Published on April 22nd, 2017 | by Bobby Mathews0
Strange Bedfellows: Politics, a Playground for Ex-Wrestlers
The Body Politic
Ventura, of course, knows what he’s talking about. Well before Donald J. Trump would parlay voter dissatisfaction and a sense of shameless self-promotion into an Electoral College victory, there was Jesse Ventura. During the 1998 Minnesota governor’s election, Ventura capitalized on his fame as a wrestler and actor, riding to an improbable win as a third-party candidate.
Ventura took 37 percent of the vote as the Reform Party candidate, besting Hubert Humphrey III and St. Paul Mayor Norm Coleman.
Ventura’s close advisers say that Trump’s victory map was much like the Minnesota election, slightly changed due to the burst of technology and connectivity that has happened here in the second decade of the new century.
“Jesse’s success is the perfect case history to show this can happen,” Bill Hillsman told PBS Newshour during the 2016 presidential election. Hillsman is a Minneapolis ad man and close Ventura adviser who came up with several memorable campaign ads, including one that depicted Ventura as an action figure who tells special interests: “I don’t want your stupid money.”
“Donald Trump’s campaign is just Jesse’s campaign writ very large, with more money and some hugely advantageous communications tools” such as social media and online organizing, Hillsman said.
But there was an element of Bernie Sanders’s optimism and hope in Ventura’s campaign, as well. After initially funding his campaign with $250,000, most of Ventura’s funding came through small donations of $50 or less, and selling $22 T-shirts.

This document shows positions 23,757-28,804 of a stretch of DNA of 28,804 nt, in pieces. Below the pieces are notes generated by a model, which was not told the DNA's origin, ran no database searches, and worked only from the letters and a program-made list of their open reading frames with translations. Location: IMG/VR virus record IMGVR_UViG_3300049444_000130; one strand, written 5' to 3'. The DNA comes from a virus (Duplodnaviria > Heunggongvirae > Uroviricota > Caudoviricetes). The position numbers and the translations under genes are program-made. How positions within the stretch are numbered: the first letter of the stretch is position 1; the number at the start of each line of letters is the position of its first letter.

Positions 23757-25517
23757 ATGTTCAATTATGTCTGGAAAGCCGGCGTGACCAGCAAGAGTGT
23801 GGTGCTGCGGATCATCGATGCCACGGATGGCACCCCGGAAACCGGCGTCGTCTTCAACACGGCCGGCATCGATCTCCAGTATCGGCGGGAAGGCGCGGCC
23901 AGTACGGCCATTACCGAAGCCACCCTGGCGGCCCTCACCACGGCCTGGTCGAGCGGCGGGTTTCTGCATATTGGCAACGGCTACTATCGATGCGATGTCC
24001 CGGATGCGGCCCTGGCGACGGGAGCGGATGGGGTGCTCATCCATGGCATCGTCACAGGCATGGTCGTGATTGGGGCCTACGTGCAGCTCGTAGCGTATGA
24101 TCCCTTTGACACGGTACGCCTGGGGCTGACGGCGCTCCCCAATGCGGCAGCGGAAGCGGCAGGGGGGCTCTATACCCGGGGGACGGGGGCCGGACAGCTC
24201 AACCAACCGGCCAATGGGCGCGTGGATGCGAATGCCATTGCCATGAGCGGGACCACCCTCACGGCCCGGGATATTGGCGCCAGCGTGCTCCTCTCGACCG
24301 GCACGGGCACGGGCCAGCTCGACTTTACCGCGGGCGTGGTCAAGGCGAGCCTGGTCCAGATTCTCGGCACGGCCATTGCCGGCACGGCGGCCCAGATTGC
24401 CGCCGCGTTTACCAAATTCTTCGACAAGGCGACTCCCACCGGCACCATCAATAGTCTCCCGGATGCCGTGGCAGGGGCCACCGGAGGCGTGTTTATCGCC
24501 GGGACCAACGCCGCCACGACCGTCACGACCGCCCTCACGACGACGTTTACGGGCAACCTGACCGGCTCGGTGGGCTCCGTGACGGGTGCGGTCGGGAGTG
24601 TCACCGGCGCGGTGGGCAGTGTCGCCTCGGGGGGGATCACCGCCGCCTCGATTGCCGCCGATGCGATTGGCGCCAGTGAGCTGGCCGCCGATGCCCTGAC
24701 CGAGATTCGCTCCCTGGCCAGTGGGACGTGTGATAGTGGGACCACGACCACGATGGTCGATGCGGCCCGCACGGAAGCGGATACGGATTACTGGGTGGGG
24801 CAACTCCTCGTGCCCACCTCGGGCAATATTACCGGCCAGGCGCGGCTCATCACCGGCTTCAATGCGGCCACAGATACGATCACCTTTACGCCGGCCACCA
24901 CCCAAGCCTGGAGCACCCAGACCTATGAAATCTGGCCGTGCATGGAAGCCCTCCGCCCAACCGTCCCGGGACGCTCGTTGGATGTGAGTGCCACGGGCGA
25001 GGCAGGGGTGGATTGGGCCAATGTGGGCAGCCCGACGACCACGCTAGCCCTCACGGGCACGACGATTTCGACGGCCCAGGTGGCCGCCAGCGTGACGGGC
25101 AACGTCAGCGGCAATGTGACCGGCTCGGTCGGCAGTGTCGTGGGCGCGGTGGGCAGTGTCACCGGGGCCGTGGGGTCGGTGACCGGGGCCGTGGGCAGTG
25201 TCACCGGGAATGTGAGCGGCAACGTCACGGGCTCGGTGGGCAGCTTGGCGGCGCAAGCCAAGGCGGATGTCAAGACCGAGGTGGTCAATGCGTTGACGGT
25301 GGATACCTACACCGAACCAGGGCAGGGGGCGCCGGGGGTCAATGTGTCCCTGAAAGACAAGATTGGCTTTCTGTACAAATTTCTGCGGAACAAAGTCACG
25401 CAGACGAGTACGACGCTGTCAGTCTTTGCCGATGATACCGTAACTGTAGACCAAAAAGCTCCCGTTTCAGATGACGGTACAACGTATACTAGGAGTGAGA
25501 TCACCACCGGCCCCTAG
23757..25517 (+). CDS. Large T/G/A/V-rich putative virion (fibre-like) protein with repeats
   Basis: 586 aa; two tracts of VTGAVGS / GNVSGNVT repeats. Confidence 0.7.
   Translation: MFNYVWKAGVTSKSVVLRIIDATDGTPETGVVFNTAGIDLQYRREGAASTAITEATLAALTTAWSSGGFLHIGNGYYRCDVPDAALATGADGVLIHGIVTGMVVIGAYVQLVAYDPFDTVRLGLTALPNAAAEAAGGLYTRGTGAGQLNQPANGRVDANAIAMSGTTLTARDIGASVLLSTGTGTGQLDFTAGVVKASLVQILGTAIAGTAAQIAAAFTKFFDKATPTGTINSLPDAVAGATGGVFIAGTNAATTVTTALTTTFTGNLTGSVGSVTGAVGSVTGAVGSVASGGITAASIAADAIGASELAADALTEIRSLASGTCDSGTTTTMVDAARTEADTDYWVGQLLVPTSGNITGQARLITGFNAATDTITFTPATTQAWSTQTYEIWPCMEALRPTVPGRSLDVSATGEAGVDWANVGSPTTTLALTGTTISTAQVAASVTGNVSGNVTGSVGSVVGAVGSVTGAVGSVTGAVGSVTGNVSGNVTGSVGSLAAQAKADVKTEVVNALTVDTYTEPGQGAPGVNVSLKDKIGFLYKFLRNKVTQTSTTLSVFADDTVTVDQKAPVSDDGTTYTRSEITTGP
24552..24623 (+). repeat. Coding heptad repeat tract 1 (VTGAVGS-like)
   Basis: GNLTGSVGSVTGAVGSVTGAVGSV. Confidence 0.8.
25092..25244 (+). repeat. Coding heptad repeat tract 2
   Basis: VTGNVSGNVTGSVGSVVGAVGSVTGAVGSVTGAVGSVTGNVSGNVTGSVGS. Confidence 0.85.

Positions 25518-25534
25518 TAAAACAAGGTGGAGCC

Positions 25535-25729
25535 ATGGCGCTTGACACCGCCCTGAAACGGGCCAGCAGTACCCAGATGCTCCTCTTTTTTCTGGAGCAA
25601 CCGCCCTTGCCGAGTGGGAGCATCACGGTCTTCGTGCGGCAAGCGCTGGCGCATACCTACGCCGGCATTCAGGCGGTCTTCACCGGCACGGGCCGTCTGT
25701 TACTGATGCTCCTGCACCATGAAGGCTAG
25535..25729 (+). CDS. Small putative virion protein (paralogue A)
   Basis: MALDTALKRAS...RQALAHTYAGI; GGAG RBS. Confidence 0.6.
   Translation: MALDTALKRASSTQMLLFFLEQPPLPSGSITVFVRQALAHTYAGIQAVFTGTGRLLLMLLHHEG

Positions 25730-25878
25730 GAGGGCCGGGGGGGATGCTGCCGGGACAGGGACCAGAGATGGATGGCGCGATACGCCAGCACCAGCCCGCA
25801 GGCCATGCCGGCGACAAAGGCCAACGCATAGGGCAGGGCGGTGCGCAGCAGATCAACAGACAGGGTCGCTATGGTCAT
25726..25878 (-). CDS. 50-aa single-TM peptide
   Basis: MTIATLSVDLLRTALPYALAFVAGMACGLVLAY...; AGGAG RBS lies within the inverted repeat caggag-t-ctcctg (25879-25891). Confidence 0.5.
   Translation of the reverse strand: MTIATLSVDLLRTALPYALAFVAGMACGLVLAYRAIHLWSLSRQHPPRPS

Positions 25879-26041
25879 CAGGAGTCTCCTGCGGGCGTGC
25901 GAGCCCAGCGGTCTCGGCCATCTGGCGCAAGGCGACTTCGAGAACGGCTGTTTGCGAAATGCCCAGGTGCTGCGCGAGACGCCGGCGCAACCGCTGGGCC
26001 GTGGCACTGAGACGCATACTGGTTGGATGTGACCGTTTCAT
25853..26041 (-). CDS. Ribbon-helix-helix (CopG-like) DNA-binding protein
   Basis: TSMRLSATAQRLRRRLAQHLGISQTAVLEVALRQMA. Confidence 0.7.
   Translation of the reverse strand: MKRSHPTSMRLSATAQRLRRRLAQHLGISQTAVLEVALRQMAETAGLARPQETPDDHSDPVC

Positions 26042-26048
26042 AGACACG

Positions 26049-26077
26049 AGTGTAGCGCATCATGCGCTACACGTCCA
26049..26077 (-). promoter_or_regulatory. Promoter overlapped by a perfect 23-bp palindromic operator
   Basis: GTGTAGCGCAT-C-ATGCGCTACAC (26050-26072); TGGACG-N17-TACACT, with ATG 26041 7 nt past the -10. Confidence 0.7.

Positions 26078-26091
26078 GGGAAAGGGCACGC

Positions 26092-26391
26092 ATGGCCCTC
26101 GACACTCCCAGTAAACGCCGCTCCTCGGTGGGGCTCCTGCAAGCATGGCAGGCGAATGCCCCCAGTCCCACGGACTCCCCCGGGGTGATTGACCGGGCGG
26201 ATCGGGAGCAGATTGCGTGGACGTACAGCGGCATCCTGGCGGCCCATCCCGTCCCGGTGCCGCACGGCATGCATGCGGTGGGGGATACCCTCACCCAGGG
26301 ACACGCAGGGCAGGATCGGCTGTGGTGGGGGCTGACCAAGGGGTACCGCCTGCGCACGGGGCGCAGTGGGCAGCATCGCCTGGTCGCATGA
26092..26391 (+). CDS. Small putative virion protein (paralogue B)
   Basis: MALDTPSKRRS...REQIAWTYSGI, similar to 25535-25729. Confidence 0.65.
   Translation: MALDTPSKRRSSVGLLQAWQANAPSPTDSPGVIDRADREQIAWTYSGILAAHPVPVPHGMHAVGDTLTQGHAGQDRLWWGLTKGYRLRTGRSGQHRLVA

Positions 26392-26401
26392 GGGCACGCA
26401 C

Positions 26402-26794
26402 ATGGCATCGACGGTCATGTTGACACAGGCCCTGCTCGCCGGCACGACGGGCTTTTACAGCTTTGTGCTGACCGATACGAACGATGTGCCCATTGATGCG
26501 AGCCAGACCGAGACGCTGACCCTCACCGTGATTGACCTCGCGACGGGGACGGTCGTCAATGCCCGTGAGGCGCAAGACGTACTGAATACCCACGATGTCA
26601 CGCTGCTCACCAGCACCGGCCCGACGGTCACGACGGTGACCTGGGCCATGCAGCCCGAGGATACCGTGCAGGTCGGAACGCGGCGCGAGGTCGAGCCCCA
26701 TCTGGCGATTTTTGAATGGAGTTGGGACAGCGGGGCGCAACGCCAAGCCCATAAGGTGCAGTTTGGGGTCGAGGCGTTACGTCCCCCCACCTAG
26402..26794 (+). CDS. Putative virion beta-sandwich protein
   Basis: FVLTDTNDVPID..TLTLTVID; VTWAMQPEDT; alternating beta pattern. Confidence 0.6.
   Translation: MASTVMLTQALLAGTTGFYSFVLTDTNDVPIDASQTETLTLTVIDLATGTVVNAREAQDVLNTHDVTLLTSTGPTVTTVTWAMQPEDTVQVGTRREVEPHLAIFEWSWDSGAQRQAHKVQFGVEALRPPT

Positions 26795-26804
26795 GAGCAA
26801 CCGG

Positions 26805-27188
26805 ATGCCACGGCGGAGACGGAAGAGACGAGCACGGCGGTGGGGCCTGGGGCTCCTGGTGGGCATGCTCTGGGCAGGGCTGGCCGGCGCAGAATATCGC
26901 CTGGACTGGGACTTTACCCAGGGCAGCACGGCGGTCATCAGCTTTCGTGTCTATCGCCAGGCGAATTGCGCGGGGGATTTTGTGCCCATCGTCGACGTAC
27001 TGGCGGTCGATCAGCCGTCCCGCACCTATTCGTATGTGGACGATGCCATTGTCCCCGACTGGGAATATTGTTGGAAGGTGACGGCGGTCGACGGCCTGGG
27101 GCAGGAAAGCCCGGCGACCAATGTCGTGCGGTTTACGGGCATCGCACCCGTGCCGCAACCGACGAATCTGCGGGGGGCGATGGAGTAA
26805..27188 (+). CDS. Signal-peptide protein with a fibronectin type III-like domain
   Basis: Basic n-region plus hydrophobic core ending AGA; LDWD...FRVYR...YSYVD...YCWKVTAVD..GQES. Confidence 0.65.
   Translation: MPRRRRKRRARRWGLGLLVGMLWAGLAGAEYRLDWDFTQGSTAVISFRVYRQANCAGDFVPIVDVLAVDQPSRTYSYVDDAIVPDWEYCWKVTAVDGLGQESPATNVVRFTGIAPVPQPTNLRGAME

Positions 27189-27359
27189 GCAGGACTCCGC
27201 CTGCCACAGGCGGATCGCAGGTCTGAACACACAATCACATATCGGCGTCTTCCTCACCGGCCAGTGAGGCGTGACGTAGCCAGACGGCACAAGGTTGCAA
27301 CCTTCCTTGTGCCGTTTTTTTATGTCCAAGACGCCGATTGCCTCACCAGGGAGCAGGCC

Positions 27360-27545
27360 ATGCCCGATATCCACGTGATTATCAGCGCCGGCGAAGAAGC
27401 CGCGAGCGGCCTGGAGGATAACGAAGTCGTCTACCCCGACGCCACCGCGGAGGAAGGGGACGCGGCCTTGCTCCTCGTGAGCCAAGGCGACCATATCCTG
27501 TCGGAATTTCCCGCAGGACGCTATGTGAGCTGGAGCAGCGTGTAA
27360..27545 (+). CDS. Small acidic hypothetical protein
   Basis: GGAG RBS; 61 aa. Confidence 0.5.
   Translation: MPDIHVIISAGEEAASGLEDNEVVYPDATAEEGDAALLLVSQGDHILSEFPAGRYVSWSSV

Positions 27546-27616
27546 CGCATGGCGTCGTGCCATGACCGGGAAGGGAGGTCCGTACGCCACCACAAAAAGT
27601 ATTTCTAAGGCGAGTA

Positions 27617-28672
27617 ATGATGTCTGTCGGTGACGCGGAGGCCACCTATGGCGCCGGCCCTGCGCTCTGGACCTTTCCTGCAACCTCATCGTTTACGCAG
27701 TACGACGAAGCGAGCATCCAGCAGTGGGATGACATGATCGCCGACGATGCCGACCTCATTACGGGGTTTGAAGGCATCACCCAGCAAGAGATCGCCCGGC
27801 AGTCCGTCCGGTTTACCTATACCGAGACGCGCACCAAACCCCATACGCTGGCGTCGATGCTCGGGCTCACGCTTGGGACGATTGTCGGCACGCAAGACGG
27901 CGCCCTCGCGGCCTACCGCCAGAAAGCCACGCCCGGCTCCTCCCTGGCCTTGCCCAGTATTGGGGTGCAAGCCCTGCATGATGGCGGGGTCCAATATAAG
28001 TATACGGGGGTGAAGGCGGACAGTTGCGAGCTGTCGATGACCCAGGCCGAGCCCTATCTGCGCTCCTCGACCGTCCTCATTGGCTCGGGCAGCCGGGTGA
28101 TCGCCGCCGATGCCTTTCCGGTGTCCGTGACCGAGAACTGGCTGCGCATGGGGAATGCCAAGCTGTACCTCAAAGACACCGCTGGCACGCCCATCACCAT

Ask people in Minnesota about Ventura, and the results are a mixed bag. After campaigning partially on a tax cut, he did refund part of Minnesota’s budget surplus to taxpayers. But even in that, the former governor’s ego got in the way. He referred to those refunds as “Jesse Checks.” And those checks kept coming to Minnesotans for three straight years until the state ran into financial trouble. While Ventura did oversee the installation of a light-rail system in the Twin Cities and allocated more money for schools, many observers noted that as an outsider, he tired quickly of the day-to-day grind of governing, and he clashed frequently with other elected officials and NPR radio personality Garrison Keillor.
Toward the end of his first term as governor, Ventura announced that he would not seek another term.
Still, Ventura is the most successful American wrestler-turned-politician since Abraham Lincoln. Most of the time, wrestlers who go into politics end up doing the J-O-B.